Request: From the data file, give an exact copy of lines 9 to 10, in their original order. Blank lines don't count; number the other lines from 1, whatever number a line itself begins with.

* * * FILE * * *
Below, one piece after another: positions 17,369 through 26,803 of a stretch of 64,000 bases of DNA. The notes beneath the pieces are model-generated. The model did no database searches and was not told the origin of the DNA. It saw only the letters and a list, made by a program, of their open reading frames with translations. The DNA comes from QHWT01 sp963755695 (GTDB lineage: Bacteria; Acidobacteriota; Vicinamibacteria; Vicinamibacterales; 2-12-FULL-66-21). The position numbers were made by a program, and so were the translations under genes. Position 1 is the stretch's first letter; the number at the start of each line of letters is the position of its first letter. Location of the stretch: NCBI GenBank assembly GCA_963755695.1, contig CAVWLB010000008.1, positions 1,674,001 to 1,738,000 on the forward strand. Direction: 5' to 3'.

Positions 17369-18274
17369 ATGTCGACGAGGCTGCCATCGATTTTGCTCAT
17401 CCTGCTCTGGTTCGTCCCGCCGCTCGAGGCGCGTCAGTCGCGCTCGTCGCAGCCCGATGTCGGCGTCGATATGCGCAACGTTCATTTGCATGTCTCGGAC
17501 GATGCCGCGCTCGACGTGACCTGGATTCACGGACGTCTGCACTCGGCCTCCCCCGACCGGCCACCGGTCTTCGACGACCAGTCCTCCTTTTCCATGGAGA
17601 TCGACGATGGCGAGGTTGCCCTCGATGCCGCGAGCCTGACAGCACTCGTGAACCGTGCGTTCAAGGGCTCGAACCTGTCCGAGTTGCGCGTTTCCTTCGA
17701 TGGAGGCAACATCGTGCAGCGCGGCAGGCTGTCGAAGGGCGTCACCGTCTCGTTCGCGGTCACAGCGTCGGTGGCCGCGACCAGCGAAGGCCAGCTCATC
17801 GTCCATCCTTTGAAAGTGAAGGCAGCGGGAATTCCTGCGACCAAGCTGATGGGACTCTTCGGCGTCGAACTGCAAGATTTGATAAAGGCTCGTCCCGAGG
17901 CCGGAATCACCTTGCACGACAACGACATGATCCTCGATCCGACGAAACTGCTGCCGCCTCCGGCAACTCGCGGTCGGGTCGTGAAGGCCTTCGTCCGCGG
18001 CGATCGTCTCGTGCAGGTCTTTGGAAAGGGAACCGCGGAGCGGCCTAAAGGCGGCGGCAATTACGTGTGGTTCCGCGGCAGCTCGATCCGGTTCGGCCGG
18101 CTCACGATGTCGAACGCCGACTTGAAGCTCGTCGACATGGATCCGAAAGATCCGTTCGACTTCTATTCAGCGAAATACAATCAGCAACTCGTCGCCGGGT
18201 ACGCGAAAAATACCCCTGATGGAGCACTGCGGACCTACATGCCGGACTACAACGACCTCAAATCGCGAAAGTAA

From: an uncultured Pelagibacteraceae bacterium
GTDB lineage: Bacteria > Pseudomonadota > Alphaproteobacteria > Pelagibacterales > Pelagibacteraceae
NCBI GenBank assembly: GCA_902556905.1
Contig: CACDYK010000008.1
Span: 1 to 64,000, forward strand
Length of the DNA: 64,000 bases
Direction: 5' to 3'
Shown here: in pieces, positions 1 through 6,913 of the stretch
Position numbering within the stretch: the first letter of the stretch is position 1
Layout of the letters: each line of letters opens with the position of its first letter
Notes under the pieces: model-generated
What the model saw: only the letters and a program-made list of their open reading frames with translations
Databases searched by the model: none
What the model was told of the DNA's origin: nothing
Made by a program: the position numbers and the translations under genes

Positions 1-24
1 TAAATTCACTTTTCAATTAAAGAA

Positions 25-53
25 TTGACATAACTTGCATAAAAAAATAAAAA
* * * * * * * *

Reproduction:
17901 CCGGAATCACCTTGCACGACAACGACATGATCCTCGATCCGACGAAACTGCTGCCGCCTCCGGCAACTCGCGGTCGGGTCGTGAAGGCCTTCGTCCGCGG
18001 CGATCGTCTCGTGCAGGTCTTTGGAAAGGGAACCGCGGAGCGGCCTAAAGGCGGCGGCAATTACGTGTGGTTCCGCGGCAGCTCGATCCGGTTCGGCCGG